I first read it as a teenager, within a few years of its publication, and over the years I have to admit having had a soft spot for the book. For a teenager, faced with American hostility towards my ethnicity, I certainly could identify with much of the pain and anger. Three decades later, as a psychiatrist, and an Iranian-American still faced with much of the same incomprehension towards my national origin, I returned to the book to see how it would strike me now. The psychiatrist in me was especially interested in the concept of a revolutionary form of suicide, something I had not carefully considered when reading it at age fifteen.
Newton takes the idea, and indeed begins the book, from the work of suicidologist Dr. Herbert Hendin, who Newton interprets as showing that blacks are more prone to committing suicide because of their socio-economic suffering. Newton wonders about this and concludes that if blacks are going to die anyway, even kill themselves, they might as well die for a reason, for a cause, for something that might eventually lead to change in those social and political conditions that are literally killing them.
What happens now is reactionary suicide, Newton concludes, blacks killing themselves out of despair at a world that mistreats them. What is needed is revolutionary suicide, putting your life on the line, knowing that eventually you will be killed, to challenge that world and make it better.
This is a rather novel approach to suicide; I had not read it anywhere stated thus. Intimations occur in the despair of classic revolutionaries, such as the old Russian anarchist Nechayev, who taught that the revolutionist has no hope, no home, that he is a doomed man. Newton cites Che Guevara's attitude that to be a revolutionary means to love all of humankind but to give up any possibility of a loving any other individual human.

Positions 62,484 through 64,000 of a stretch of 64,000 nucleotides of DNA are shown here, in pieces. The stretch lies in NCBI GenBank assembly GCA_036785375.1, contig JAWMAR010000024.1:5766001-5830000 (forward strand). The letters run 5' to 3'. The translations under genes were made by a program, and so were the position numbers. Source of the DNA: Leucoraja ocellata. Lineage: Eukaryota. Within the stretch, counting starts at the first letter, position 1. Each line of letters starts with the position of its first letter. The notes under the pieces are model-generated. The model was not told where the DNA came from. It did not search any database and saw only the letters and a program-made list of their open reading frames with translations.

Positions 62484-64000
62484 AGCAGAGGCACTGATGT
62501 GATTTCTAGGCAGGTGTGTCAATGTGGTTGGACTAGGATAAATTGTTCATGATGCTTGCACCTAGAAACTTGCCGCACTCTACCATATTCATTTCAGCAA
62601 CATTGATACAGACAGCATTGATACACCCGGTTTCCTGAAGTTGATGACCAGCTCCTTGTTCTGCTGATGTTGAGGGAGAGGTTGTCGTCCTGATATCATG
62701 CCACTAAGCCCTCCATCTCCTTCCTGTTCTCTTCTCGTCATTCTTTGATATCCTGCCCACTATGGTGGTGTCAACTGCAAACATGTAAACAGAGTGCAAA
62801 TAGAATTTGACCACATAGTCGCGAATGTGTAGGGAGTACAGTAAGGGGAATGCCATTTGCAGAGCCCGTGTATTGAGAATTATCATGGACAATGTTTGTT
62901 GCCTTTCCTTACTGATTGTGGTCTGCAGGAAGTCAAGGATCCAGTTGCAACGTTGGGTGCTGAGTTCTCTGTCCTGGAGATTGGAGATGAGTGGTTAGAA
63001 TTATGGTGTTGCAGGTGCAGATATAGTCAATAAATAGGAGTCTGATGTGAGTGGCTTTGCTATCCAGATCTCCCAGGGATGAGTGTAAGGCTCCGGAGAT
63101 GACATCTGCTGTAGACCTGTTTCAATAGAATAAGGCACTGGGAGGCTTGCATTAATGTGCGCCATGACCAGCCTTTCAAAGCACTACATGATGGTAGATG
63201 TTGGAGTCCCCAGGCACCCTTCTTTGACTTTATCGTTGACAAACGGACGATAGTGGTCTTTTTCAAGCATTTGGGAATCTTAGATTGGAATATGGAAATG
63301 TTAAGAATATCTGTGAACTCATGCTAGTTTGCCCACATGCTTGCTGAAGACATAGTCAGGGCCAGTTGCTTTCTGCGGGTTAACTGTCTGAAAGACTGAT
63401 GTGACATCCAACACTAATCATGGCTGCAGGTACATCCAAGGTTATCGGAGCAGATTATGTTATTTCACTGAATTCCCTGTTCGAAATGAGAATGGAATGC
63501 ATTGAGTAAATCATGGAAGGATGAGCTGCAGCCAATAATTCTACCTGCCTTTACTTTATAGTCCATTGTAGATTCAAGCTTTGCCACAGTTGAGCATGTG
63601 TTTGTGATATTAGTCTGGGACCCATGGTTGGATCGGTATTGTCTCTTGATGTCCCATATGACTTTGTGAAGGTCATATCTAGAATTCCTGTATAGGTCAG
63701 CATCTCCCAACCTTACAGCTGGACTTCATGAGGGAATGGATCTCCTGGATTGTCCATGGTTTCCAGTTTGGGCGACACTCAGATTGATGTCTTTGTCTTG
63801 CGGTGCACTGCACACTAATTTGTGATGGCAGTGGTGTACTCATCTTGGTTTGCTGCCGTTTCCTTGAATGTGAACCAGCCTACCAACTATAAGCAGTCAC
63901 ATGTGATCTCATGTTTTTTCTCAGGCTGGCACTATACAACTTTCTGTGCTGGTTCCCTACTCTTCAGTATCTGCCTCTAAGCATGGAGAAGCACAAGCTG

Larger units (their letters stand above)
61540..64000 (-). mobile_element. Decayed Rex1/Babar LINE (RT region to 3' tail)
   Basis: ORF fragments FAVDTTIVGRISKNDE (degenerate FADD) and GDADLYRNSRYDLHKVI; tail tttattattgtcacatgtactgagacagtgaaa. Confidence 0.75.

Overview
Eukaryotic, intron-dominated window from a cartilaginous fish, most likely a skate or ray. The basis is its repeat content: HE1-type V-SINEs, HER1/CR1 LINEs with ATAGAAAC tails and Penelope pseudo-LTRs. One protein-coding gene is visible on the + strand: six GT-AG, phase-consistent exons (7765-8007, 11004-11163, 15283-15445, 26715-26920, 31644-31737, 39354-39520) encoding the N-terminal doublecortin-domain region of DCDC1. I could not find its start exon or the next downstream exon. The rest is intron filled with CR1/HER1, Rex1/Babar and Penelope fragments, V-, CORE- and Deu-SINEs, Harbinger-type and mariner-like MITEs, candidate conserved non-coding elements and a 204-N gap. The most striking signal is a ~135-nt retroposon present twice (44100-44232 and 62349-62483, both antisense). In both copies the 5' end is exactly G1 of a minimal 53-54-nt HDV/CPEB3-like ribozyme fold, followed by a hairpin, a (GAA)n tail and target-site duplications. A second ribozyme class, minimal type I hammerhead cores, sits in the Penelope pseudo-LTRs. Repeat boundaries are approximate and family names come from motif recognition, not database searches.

One might agree or disagree with their politics - all of them, Nechayev, Guevara, Newton - and see these attitudes as rationalizations for their own violent methods, but psychiatrically there is something interesting here, the notion that we have to come to terms with dying in order to learn how to live. This is a notion which the philosopher and psychiatrist Karl Jaspers frequently discussed. I heard it stated best years ago when a former Black Panther (I cannot recall who it was) came to Harvard; I went to hear him and recall most clearly this advice: "You have to have something to die for, if you want to live. The problem with most of you kids is that you have no goals, you don't care about anything, you wouldn't be willing to die for anything. So you really aren't willing to live for anything either. Think about what you would die for, and work your way back from there, and then you'll know what you should do with your life."
Novelist Walker Percy has another way of thinking about it, talking about what makes a great writer. You have to be an ex-suicide, he once said; you have to reach the point that you give up, that you realize that you have no way out; only then do you give up old ways of thinking and doing; only then can you really create. I think this is what Kierkegaard had in mind when he thought about the value of despair.
Huey Newton ended up dying in a quite non-revolutionary way, killed in 1989 by a drug dealer on the same tough Oakland streets on which he had grown up. Some claim that Newton himself had become a user, perhaps a dealer, and died in that web of drugs that he had attacked for so long, and that claims so many lives. The revolution had long ended, with the Black Panthers marginalized and destroyed by the end of the 1970s. For a decade, Newton appeared to drift, unwilling to come to terms with society as it was, and unable any longer to change it. There no longer was an option of revolutionary suicide: he either had to choose to live, to make his peace with an unjust world as it is, at least for now; or, ironically, to choose a reactionary suicide-by-proxy at the hands of one of his brothers.